Designing and Building an Autonomous Surface Vehicle (ASV)
Our research group is currently building an Autonomous Surface Vehicle (ASV) from scratch and is looking for students to help with the design and fabrication of the craft. Currently a KCS hull form has been chosen for the ASV with a 1:75.5 scale ratio to result in a 3 meter model. This vehicle will be a self propelled vehicle with an onboard computer and sensor suite that will allow the vehicle to localize itself and navigate in an environment. The vehicle will have multiple uses including investigation of reinforcement learning based control for trajectory tracking, cooperative control with other unmanned vehicles, testing of various underactuated control algorithms and investigating the effect of maneuvering in waves.
SIMDYN - Time Domain Hydrodynamic Simulation Tool
SIMDYN is a time domain simulation program written in Fortran to simulate the nonlinear motions of a vessel at sea. It can handle the large amplitude of motions of vessel by using an Euler angle formulation and also computes the nonlinear force vector to calculate the nonlinear motions of a vessel in an irregular seas. In particular it includes both nonlinear Froude Krylov and nonlinear hydrostatic forces and moments and also includes a viscous roll damping model for ship shaped structures to help simulate nonlinear phenomena such as parametric roll.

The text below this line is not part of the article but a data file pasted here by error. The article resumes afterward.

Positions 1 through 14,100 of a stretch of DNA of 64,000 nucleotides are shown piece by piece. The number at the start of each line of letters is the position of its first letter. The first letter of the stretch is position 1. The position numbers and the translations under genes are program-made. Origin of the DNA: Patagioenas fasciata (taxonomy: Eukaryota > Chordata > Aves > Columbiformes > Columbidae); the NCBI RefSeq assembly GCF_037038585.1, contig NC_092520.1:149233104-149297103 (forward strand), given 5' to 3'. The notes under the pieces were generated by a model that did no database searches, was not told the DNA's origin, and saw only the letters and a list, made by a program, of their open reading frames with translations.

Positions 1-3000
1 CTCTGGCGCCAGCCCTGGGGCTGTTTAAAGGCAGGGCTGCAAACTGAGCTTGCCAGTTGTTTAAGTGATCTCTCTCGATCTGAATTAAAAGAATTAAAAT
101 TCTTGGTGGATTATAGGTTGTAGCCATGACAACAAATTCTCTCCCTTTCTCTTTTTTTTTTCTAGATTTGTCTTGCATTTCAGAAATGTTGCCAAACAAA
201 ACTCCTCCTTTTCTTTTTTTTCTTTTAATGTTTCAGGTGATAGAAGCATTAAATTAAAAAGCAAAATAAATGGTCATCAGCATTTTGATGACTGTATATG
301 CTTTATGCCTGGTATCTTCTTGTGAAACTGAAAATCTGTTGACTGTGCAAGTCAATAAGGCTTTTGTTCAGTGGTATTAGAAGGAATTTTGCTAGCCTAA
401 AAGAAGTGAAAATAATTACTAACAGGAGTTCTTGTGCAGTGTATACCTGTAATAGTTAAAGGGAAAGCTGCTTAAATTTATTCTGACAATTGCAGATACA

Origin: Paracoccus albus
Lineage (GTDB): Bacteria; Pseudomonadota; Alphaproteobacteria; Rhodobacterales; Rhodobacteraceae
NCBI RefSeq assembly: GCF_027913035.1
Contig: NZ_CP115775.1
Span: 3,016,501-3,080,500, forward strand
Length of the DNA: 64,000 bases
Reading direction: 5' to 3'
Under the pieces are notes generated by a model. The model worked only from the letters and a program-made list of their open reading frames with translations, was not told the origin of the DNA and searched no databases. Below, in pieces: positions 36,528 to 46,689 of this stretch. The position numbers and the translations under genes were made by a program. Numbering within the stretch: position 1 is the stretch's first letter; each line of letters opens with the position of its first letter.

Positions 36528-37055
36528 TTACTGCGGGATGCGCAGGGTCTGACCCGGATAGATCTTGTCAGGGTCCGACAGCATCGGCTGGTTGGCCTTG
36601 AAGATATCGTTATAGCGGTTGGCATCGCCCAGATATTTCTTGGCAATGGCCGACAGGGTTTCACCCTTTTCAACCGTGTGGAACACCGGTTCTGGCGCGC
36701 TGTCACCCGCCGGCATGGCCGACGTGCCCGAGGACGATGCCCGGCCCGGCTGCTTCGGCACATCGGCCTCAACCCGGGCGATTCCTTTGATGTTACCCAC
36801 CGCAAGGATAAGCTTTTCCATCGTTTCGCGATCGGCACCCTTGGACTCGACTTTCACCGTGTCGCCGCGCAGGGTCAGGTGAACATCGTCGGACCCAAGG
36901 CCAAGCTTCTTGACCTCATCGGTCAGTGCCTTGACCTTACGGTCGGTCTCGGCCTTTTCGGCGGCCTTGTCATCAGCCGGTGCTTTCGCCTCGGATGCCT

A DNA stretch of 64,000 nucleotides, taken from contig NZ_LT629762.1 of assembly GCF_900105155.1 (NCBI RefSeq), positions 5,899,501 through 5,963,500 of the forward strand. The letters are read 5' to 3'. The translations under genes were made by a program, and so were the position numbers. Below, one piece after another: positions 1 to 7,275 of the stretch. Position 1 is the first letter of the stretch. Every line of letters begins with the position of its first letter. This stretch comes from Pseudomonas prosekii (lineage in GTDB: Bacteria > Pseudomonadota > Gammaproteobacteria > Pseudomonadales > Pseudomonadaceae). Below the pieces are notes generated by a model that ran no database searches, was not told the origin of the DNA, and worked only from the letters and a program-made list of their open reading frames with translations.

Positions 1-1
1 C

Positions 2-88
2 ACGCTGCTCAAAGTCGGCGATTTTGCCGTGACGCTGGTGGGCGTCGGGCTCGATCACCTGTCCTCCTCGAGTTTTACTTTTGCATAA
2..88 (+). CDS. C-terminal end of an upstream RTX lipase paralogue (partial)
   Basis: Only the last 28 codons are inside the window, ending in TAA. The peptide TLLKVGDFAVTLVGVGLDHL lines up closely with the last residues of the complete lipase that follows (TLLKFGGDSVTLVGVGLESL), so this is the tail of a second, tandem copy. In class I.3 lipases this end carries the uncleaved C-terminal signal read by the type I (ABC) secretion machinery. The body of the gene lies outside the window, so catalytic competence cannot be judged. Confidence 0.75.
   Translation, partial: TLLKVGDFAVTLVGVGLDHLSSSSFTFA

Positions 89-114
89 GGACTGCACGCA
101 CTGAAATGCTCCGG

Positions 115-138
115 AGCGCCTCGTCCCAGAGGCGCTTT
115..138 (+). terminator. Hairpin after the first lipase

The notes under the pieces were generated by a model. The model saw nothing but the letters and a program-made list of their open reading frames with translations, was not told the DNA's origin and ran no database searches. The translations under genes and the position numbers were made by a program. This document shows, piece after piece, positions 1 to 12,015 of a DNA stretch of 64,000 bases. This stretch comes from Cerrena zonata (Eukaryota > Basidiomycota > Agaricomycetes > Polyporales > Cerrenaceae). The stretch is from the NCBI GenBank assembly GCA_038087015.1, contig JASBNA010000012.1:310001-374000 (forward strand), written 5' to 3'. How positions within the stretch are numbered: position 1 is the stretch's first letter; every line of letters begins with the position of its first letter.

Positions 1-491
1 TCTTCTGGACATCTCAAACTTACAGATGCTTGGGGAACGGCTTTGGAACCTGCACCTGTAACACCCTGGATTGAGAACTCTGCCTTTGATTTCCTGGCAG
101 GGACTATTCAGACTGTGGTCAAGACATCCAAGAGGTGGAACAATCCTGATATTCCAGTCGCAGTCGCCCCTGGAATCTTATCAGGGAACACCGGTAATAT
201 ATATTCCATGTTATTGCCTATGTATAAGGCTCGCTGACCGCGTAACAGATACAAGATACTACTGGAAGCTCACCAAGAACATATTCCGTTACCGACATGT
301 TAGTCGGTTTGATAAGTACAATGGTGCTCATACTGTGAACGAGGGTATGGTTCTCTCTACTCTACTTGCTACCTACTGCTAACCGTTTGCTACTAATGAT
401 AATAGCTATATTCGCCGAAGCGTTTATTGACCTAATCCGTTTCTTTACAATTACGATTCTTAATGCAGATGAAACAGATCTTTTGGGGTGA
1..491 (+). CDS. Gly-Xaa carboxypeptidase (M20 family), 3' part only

While including the nonlinear Froude Krylov and nonlinear hydrostatics allows modelling strong nonlinear motions, the program is also capable of handling the traditional consistent second order analysis where the second order drift forces and moments are included to evaluate the performance of the mooring system. A mooring model based on the catenary equation is also included to allow for the analysis of moored offshore platforms.